It is indeed hard for a man to become truly good, foursquare in hand and feet and mind, fashioned without reproach.

Nor do I consider the words of Pittacus to be correct, although they were said by a wise man, he said that it was hard to be good.

Man's strength is but little, and futile his concerns, his lifespan short, filled with trouble on trouble; and over it death, inescapable, uniform, looms, to be dispensed in equal shares to high and low alike. 520

As you are mortal, don’t ever affirm what tomorrow will bring, or how long the man that you see in good fortune will keep it: not even the wing-spreading house-fly changes perch so fast. 521

For all things come to the same Charybdis and are flushed away, all great distinction and wealth. 522

Not even those of former times, hero sons of the lords of heaven, lived lives free of toil and danger and death unto old age.

But then death overtakes even the man who flees from the fight. 524

None wins distinction without the gods, no man, no city. God is the one who can contrive all things: in mortal life nothing is safe from harm. 526

There is no ill that men should not expect; in a short space of time God reshuffles everything. 527

When men die [for their country,] fame is their fortune, fair their fate, their tomb an altar; in the ploace of wailing there is remembrance, and their dirge is praise. This winding-sheet is such as neither mould nor Time that conquers all can fade; this sepulcher of fine men has adopted as its sacristan Greece’s good name. Witness Leonidas, the king of Sparta: he has left a monument of valor, and perennial fame. 531

All larks must sport a crest. 538

…distinguishes fair and foul. And if someone who has no shutters to his mouth cavils, why, smoke is ineffectual stuff, gold does not stain, and truth alone prevails. But God grants few men such distinction as endures throughout: it is no easy thing to keep high standards, for despite himself man is overborne by irresistible desire of gain or the scheming Love-goddess’s compelling itch or lively rivalries. Still, if he cannot keep the path of sanctity throughout his life, but to his best ability… 541

For a man to be truly good is difficult, fashioned foursquare in hands and feet and mind without blemish…Nor does the saying of Pittacus ring true to me, although a wise man was its source: he said that being good was difficult. That honor’s God’s alone: a man can’t help but sink, if he be caught by helpless circumstance. Any man’s good if his affairs go well, and bad if they go badly; so they’re best for longest, whom the immortals bless. Therefore I will not waste my allotted span of life in vain and insubstantial hope, trying to find what is not possible, a perfect human soul, of all of us who cull the broad earth’s fruits – I’ll tell you if I do. No, I commend and favor anyone who does no scurvy thing from choice – even the gods can’t find necessity. … I’m not bent on finding fault. It’s good enough for me if someone’s not a rogue or too shiftless, and knows the public good that comes from righteousness, a sane man; I’ll not criticize him, for the breed of fools is infinite. All things are fair that have no foul mixed in. 542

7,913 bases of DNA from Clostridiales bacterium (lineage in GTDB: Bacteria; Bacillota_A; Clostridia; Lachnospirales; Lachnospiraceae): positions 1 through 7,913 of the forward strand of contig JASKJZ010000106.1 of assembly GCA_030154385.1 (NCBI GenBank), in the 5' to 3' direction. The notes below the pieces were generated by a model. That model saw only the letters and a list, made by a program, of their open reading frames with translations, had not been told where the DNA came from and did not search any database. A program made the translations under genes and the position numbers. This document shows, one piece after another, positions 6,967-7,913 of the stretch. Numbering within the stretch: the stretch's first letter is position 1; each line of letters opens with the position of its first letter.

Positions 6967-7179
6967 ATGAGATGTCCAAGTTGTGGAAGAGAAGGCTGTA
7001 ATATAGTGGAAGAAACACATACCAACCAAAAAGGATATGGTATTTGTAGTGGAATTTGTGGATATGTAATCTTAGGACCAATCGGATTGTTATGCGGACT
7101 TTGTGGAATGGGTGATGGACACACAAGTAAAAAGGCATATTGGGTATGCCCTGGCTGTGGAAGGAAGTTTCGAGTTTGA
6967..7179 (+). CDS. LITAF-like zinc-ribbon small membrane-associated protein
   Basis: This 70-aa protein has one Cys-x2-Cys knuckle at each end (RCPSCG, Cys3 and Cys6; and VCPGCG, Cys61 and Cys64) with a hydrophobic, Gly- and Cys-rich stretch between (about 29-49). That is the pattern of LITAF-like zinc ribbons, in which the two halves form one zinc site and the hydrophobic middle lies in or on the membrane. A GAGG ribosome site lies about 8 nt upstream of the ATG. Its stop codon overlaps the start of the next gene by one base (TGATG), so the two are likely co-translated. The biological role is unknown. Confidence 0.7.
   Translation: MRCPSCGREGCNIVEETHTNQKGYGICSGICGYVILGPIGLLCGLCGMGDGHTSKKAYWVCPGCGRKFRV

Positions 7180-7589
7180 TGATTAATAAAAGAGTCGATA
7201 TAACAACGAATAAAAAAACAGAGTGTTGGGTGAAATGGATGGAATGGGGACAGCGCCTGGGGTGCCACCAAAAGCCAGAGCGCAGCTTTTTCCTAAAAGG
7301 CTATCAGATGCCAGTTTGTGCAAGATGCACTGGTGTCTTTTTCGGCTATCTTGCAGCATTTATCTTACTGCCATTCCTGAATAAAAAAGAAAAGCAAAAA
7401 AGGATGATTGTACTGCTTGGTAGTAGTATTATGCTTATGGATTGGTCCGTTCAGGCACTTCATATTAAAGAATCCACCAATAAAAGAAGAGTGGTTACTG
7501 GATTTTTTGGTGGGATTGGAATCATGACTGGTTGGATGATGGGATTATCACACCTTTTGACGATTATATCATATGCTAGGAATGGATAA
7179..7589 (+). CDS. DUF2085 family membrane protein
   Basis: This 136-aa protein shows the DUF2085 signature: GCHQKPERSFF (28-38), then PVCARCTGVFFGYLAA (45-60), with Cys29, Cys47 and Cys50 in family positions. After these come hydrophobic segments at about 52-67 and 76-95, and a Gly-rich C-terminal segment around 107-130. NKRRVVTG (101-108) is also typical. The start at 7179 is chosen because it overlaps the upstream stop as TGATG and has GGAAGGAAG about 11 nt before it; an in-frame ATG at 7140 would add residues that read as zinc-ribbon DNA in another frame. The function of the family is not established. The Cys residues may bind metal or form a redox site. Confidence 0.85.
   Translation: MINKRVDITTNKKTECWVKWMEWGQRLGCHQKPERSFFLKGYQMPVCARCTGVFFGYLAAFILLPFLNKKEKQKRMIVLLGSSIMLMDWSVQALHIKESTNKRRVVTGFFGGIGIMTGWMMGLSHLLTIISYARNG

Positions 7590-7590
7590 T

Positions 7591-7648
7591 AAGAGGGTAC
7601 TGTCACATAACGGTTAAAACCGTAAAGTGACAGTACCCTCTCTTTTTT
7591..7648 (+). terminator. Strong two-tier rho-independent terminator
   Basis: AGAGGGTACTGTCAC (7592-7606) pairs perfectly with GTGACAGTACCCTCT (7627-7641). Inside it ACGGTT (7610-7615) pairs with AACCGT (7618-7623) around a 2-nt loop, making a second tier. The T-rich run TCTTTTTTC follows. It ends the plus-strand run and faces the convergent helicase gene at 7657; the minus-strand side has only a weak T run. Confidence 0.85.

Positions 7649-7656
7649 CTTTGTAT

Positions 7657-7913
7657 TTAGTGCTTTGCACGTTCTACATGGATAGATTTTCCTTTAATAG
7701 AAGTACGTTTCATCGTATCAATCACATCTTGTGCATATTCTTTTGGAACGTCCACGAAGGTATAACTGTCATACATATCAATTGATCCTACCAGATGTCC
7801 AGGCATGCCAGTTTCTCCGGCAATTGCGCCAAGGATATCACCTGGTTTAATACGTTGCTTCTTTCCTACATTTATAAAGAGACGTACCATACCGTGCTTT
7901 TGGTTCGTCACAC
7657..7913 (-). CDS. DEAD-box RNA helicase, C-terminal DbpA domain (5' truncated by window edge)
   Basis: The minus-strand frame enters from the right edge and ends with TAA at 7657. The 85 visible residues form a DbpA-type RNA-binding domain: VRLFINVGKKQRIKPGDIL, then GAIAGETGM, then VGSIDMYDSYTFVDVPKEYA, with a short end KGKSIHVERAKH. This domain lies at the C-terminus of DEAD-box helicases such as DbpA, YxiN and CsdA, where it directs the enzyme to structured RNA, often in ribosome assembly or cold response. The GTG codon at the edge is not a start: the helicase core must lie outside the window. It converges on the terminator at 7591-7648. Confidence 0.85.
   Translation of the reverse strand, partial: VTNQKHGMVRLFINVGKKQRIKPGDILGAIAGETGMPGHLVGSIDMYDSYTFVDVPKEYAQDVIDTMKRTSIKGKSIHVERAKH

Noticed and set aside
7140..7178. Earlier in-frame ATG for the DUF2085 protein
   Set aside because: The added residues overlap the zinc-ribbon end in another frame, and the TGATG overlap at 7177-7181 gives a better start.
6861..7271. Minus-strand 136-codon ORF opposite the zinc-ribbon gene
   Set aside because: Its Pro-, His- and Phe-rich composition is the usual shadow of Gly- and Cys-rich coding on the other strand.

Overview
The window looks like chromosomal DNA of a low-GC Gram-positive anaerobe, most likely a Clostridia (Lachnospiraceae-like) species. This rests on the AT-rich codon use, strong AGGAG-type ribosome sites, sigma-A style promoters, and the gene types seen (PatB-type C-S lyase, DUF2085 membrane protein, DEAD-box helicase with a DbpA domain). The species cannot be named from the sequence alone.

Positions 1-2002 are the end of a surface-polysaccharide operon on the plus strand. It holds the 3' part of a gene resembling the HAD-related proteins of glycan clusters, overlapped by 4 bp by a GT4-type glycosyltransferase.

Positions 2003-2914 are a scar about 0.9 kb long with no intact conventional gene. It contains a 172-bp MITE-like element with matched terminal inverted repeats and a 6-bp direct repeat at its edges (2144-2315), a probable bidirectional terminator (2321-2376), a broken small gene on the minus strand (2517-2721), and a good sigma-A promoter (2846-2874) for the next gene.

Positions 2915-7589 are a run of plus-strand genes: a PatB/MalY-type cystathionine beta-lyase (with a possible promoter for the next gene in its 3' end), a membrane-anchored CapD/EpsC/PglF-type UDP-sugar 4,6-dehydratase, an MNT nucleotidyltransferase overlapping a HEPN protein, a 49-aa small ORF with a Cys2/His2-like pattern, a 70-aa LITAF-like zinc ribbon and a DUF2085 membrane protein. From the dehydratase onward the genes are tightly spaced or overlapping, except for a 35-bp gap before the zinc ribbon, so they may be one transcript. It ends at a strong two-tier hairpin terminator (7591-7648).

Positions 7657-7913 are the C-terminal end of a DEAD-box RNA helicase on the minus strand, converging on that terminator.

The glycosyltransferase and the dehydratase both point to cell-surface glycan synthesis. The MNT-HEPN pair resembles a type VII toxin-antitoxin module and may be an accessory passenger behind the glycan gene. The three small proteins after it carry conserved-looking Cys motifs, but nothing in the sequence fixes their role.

There is a tale that Merit dwells on high rocks, hard to climb… patrols the holy place. Not all men’s eyes may look upon her – only he who sheds heart-stinging sweat and reaches the summit of manly endeavor. 579

Who of sound mind could assent to that Lindian, Cleobulus, who against the perennial flow of rivers, the flowers of spring, the flame of the sun, the gold of the moon and swirl of the sea pitted the strength of a mere tombstone? All things yield to the gods: a stone even man’s arts can shatter. That was the thought of a fool. 581

Even silence has its reward of safety. 582

For, void of pleasure, what human life’s desirable, what monarchy? Without that, even the gods’ eternity were nothing enviable. 584

Even what’s tough becomes attractive in emergencies. 590

A glorious reputation is the last thing to sink below the earth. 594

Not even lovely skill in poetry gives any joy, unless one has the dignity of health. 604

There’s only one sun in the sky. 605

The finest single thing the Chian said: “As is the breed of leaves, even so is that of man.” Few mortals who have had that in their ears have taken it to heart, for everyone relies on hope; it’s planted in a young man’s breast. El. 19

A mortal, while he has the lovely bloom of youth, has many empty-headed, vain ideas. He has no expectation of old age or death, and while in health, has no thought of disease. They’re fools who have that attitude, and do not know the time allowed to us for youth and life is short. Take note of this, and till your days are done don’t waver, treat your soul to all that’s nice. … Ponder the [saying of a man] of old – for Homer’s tongue’s escaped [oblivion;] all-conquering Time has spared him, never dimmed his name,] [and never found his testimony] false. El. 20

My soul, I cannot be your watchful guardian. I’ve ruefully respected pure-faced Right ever since first I saw on my young growing thighs the signs that my boy’s life was at an end, and that the ivory gleam was interspersed with black, and from the snows… Restrained by inhibition…youth’s disorderly. El. 21

Wine, defence against unhappiness. El. 23

Time has sharp teeth, and gnaws all things away, even the mightiest. El. 88

A man learns from the community. El. 90

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